24mm Lens vs. Garage Floor by matt wolfe [cc]

First time playing, and I didn't know what numbers to pick, so I 'quick pick'ed them all.

First time playing, and I didn't know what numbers to pick, so I 'quick pick'ed them all.

So the Powerball is at like $660 million dollars. So I took a road trip and bought some lottery tickets.

It was a fun time with my bandmate, Wendy. We had both never played the lottery, and figured the cost of a meal was ample enough of an expenditure to place betting on something so statistically impossible we could only equate buying the lottery tickets as pure entertainment anyway.

However, it was getting back to the house where things got interesting.

As I stepped out of the car and put my camera bag on, I heard a thud, a crack - and I knew what happened. Something had fallen out of my bag. What was it? My 24mm f1.4L lens was laying on the ground, tiny speckles of glass shimmered in the light, and there was a big gaping hole in the lens.

An almost Zen-like cloud descended on my brain: "I'm not attached to my lens. It's my favorite lens, but it's just one more thing."

I sighed, picked it up, wondering at the big hole...


But that's also when I realized, "Hey, wait a minute. The lens is fine. That's the lens filter that smashed up, and as long as those glass shards didn't scratch the front lens element, we should be back in business!!!"

And, after using a rubber band to get a better handle on the now death grip clutch of the Tiffen 77mm UV filter hammered into the front of my lens, I unscrewed the filter, used a lens brush to try to knock free the small glass particles still on the front lens element, plugged it into my camera, and it still worked.

$2,000 lens saved by $20 filter.

I'll take that any day I can get it.

For the record, I'm pretty meticulous (perhaps "anal" is a better word) about keeping my gear in good shape, but I never thought I would have needed a lens filter to save my lens.

Thank you, Tiffen!

Review: Polaroid Optics Variable ND Filter vs. LightCraft Workshop Fader ND Mark 2 by matt wolfe [cc]

So I have been told that a Variable ND filter is a must for recording video, especially in event situations (like weddings), or anytime your preference is a run-and-gun style of shooting; where you have no control over lighting. And since your shutter speed is usually fixed, your preference for aperture is generally set, leaving really only a small window with ISO - a variable ND filter just makes things so convenient. At least, more convenient than using set ND filters.

After using a variable ND filter, I definitely agree that they are a must have - though they do come with their drawbacks.

Currently I own the Polaroid Optics Variable ND Filter and the LightCraft Workshop Fader ND Mark 2. The former runs around $55, depending on what size, and the latter runs around $129, also depending on what size you get.

Here are some test shots with them to help point out the drawbacks.

Images using a Canon 5DmkIII, 70-200mm f2.8 at the 200mm range 

(Click on images to open a lightbox to view better)

Image with no ND filter

Image with Fader ND Mark 2

Polaroid Optics Variable ND filter

Notice the striations in the bokeh in the Polaroid VND image, especially in the yellow marigolds. Also, you can see how the contrast flattens with the VND filter in place, as compared with the original image.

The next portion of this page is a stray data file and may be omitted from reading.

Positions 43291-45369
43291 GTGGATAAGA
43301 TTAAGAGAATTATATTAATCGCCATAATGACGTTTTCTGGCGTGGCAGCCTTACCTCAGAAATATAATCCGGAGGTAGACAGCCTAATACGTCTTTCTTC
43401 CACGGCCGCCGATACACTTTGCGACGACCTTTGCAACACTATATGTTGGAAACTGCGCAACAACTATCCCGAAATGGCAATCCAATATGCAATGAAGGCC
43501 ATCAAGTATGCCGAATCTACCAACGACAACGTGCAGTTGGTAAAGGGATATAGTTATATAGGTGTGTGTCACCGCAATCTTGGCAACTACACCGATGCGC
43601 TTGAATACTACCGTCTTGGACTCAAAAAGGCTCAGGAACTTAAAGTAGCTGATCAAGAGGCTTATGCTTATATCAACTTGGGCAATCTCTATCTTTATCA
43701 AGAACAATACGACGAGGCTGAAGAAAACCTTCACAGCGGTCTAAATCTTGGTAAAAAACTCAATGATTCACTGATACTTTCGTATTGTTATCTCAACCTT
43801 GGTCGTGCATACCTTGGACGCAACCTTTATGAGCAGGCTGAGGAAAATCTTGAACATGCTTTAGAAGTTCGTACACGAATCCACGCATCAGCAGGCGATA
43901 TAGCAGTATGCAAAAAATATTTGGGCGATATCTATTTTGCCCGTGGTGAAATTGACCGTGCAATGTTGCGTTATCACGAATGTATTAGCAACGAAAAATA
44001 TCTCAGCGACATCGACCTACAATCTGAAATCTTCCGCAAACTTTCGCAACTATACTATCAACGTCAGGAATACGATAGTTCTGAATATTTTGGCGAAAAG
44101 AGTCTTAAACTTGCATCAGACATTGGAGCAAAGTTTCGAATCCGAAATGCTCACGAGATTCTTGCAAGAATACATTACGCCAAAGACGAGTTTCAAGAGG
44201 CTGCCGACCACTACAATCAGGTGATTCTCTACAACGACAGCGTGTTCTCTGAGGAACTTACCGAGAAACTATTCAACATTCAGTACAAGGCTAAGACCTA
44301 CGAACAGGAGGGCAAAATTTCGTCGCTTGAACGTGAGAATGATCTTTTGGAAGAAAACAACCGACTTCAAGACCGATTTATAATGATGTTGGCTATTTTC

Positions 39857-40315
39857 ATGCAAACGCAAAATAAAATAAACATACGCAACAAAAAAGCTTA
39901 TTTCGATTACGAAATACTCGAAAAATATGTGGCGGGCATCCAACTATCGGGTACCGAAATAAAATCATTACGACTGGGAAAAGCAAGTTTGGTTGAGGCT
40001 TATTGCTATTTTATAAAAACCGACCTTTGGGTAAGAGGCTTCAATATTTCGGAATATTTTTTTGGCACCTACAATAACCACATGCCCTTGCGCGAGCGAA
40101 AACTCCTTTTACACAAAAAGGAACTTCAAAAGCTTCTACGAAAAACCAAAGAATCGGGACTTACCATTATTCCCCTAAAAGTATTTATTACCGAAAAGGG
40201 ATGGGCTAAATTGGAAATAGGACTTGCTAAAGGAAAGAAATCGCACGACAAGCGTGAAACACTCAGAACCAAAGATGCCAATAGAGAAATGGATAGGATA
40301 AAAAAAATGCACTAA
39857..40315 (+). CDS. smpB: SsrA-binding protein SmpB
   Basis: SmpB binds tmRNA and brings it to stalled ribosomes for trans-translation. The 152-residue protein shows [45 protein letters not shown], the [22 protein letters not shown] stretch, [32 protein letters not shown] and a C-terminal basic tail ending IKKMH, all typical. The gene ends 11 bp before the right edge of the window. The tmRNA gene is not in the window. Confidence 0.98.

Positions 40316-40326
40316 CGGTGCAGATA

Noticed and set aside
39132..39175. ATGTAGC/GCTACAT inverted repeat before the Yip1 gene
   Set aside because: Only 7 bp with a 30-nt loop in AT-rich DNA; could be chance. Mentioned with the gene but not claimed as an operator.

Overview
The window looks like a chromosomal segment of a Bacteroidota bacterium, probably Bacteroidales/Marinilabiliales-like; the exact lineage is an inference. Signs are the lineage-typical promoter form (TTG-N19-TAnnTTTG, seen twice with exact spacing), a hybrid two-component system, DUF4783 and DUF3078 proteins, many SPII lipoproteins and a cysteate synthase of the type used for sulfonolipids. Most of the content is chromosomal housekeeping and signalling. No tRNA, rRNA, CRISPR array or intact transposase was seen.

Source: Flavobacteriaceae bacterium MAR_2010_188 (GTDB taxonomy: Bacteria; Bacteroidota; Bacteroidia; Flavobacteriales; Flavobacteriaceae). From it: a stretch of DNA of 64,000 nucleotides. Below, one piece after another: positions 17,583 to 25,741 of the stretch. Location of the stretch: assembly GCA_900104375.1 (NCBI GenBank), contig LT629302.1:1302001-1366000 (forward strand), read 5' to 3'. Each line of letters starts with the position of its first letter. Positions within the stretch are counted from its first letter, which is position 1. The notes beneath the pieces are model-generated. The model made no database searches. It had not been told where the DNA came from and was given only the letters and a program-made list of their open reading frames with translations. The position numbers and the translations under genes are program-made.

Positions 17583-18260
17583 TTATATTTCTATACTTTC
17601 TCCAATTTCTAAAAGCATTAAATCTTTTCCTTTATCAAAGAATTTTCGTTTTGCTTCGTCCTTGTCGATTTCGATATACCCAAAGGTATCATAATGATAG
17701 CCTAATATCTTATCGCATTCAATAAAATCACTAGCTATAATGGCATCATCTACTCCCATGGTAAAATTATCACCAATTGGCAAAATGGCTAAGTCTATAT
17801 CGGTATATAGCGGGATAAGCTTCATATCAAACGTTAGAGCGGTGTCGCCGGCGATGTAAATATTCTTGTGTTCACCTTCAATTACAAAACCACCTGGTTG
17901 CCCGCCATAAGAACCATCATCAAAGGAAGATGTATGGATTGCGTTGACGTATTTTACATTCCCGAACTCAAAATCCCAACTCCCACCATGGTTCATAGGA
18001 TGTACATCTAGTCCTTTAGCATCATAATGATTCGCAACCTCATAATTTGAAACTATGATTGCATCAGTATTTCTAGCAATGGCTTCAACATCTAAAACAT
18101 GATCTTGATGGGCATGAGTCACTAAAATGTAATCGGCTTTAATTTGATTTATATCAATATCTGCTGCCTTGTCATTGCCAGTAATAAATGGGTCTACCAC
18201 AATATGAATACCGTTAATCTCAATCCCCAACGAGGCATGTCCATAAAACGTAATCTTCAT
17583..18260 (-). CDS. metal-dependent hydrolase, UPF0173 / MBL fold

Image without ND filter, enlarged for detail

Fader ND Mark 2, enlarged image for detail

Polaroid Variable ND filter, enlarged image

Here you can notice the lessening of detail when a VND is used, though this is more apparent when pushed to maximum zoom in zoom lenses. The plant images have been enlarged to show both the striation drawback and detail loss.

Images using the 24mm f1.4 with the 5DmkIII

Shot with Canon 5DmkIII and 24mm f1.4L, no VND

Using the LightCraft Workshop Fader ND Mark 2, set to "MAX" setting on the filter

Using the Polaroid Optics VND, set to "MAX" setting on the filter

Lastly, you notice a distinct, almost "X" pattern that developes near the maximum setting of the VND, as regards exposure. Instead of the clean exposure across the image, some areas are darkened more so. You can begin to see the "X" pattern starting around the mid range of the two filters.

However, once again, the LightCraft Workshop filter does a better job than the cheaper Polaroid Optics filter.

PLEASE NOTE that neither of the two VND's are weather-sealed. Meaning small, or fine, dust particles may enter between the two rotating glass elements. So if you are shooting in a desert, or a very dusty place, bear this in mind.

Overall, I still think the VND filter is a necessity for the videomaker, even a set of standard ND filters. It is as simple as having the tools necessary to shoot in various settings.

I'll revisit this when/if I get a more expensive VND filter.

For video comparisons, 90% of my videos currently use the filters. If you think a video comparison would help you out better than just the above image samples, let me know and I'll see what I can put together.

Making of WHAT I... by matt wolfe [cc]

So I think I've finally been able to complete my COLOR TEST PROJECT. This is the third generation of the idea, and I think it's finally finished and I can stop going back to it.

Of course with my ever favorite KK in it. The coloring process can be see here below:

All footage was shot on the Canon 7D with a 24mm f1.4L USM lens.

Edited in Adobe Premiere Pro, first color process was in Redgiant Softeware's Magic Bullet Colorista Free 1.0, and the second color process with some FX was done with Digieffects Aged Film.

I shoot only in Technicolor Cinestyle, but the majority of the footage was not shot using it since I hadn't yet adopted the Technicolor Cinestyle at the time, but I highly recommend that picture profile.